Wednesday, August 7, 2013

Leaving Abnormal

I always knew there was something different, something wrong with my family. As far back as I can remember, I knew. Even as a child in first or second grade, I remember watching how other parents and their children interacted. Relatives, friends, neighbors; their families were warm and engaging. Other parents smiled and laughed and hugged their children. They helped them dress in the morning, made them breakfast, tucked them in at night. My parents were the opposite. They were remote and self-centered and preferred to yell, slap, spank, ridicule and belittle.

That's not to say that other kids didn't get in trouble. Of course they did. The difference was their fathers' lips didn't quiver from repressed rage when he reprimanded them. Over rambunctious childhood antics weren't something other fathers became enraged over. No, that was my father.

Pushing my father over the edge from mere annoyance to anger and finally rage was easy to do. Often times, we wouldn't even see it coming. In a split second, out of no where, it was there, sucking the air out of the room, making it impossible to catch your breath. And once it erupted, there was no going back, no escape.

In my early years, I was just a scared kid. I was afraid to cross my father in any way. I tried to be careful, tried to read him, tried to avoid his wrath. It was no easy task. He was like an injured cat. At the slightest touch or provocation, even inadvertently, he would strike out.

By the time I reached my teens, the ravages of puberty transformed my fear and anxiety into resentment and defiance. I became intimately acquainted with the 3-inch thick "John Brown" belt my father used as a disciplinary tool, but it never deterred me. My anger was bigger than the pain of a beating.

I think I was a junior in high school, around 16 or 17 years old. I don't remember what started it. I'm sure I stuck up for myself and sassed my father about something or other. It escalated quickly and in nothing flat his body was trembling, his knuckles were white and his voice quivered. He grabbed me hard by the arm and spun my body sideways and attempted to hit my rear end with the flat of his hand. But, as I struggled to get out of his grasp, the wallops mostly landed on the back of my legs or hips. "I'm getting the belt," he warned and left the family room headed toward his bedroom. I tried to steel myself during the minute he was gone.

He came back with the belt folded in half with the buckle and opposite end in his right hand. When I refused to bend over and accept my punishment willingly as he demanded, he grabbed my arm once again, threw me face down over the arm of a chair and held me in position with his left hand on my back and swung the belt over and over again. It felt like it lasted a long time. Finally, my mother stepped forward. "Earl, don't you think that's enough?"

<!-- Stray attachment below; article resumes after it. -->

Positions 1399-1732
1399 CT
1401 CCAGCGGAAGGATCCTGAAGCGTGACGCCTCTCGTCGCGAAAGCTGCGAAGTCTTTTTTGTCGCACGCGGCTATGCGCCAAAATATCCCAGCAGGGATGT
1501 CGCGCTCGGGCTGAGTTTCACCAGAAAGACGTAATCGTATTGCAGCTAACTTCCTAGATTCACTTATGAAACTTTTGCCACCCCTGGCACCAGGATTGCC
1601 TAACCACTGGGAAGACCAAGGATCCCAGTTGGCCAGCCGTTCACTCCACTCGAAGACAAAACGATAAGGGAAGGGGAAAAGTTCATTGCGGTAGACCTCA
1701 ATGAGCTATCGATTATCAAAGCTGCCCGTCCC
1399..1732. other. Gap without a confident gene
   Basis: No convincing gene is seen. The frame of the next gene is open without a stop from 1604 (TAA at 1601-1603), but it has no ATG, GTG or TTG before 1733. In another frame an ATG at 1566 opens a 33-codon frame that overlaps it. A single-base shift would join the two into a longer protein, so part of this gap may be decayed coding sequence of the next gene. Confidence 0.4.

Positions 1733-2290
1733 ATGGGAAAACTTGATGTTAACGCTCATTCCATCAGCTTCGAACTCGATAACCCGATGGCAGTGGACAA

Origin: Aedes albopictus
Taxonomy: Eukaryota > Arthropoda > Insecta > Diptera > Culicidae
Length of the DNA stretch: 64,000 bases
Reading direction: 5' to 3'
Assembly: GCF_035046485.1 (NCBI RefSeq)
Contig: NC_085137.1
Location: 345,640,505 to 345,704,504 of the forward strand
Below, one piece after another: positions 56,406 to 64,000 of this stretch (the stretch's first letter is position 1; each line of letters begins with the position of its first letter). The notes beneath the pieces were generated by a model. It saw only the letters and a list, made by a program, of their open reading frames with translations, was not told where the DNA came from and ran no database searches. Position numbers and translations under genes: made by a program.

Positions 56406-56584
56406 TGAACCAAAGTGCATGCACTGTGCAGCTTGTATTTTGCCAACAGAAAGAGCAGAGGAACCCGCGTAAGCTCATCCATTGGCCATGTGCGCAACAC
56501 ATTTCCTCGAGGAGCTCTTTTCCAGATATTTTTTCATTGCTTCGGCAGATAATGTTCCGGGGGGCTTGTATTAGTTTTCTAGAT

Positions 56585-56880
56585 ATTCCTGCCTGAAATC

He didn't respond, but always being one who must have the last word...or the last stroke... after two or three more stinging blows, he stopped, released his hand from my back and ordered me to my room. I obliged.

In my room, with the door closed, I wiped the tears from my face with my shirt. I backed up to the mirror over my vanity table. Bright red welts and a hand print from the "pre-beating" defaced the backs of my thighs below the hem of the shorts I was wearing. I pulled my shorts and panties down to assess the full extent of the beating. Not one centimeter of white, untouched skin was visible on the backs of my thighs and buttocks. I gently ran my hand over the welts, feeling the raised edges where the belt hit my skin. It stung like hell to the touch. I pulled my shorts all the way off, took my shirt and bra off, slipped into a nightgown and turned the light off. I crawled into my bed on my knees and settled down under the blanket on my side and quickly fell asleep.

The next morning, before I dressed for school, I again examined my backside. The redness and welts were replaced with blue, grey and red bruising. My skirt would cover it, but not my gym shorts, not to mention my complete nudity when I showered after gym class.

I gathered my books and folders and headed out the door to school. For the entire 20 minute walk to school, I was consumed with gym class, my last class of the day. How on earth was I going to keep this a secret?

{to be continued...}


2 comments:

altadenahiker said...

It never goes away, does it? Nor should it, and here's the reason: The person in power was preying on someone who was trapped and couldn't fight back. I can't think of anything lower. And here I'm particularly talking about the single-digit years.

Another thing: I think forgiveness is vastly over rated.

Terri said...

I wholeheartedly agree with you about forgiveness.